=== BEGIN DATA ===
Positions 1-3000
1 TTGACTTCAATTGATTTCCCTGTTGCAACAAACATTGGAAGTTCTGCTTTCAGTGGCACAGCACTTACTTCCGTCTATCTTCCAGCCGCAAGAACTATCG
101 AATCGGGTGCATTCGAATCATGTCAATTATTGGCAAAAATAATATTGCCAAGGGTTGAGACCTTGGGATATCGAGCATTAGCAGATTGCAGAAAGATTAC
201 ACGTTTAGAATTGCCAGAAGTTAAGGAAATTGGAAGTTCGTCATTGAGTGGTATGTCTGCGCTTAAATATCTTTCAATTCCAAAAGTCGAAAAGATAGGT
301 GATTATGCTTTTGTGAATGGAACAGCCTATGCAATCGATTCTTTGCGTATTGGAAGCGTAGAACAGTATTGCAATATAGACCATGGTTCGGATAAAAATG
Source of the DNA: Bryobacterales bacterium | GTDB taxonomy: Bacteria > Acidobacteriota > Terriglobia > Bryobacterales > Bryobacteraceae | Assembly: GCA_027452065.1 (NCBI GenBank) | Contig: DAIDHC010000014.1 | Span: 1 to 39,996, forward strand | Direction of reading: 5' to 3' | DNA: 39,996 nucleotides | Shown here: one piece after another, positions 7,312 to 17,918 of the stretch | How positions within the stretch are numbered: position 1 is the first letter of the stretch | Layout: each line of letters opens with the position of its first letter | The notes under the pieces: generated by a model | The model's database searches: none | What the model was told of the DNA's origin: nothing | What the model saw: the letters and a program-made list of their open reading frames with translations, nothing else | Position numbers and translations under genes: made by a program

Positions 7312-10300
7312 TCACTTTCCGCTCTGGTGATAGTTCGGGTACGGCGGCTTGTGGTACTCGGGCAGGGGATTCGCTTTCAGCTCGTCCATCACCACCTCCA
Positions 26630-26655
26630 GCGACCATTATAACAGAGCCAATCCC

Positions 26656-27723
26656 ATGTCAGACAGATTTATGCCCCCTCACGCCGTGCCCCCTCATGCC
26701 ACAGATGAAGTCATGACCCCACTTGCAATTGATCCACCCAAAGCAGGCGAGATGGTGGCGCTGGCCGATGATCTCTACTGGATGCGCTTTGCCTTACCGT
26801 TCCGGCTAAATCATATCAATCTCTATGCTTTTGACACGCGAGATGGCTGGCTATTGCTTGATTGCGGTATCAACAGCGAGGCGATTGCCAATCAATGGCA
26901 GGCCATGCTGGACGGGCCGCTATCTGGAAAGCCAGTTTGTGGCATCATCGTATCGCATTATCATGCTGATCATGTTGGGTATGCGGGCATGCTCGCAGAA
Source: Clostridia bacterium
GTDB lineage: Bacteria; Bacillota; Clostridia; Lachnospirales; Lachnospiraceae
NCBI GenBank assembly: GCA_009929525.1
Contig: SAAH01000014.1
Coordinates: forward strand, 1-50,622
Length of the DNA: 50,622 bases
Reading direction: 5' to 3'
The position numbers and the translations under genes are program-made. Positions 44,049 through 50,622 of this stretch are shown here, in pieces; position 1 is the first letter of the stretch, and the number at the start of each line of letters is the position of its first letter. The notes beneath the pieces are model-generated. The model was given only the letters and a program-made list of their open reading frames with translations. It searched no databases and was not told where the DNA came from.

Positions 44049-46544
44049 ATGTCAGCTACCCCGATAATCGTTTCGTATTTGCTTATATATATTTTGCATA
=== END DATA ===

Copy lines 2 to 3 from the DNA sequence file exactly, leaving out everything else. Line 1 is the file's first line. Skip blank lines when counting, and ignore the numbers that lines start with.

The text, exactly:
1 TTGACTTCAATTGATTTCCCTGTTGCAACAAACATTGGAAGTTCTGCTTTCAGTGGCACAGCACTTACTTCCGTCTATCTTCCAGCCGCAAGAACTATCG
101 AATCGGGTGCATTCGAATCATGTCAATTATTGGCAAAAATAATATTGCCAAGGGTTGAGACCTTGGGATATCGAGCATTAGCAGATTGCAGAAAGATTAC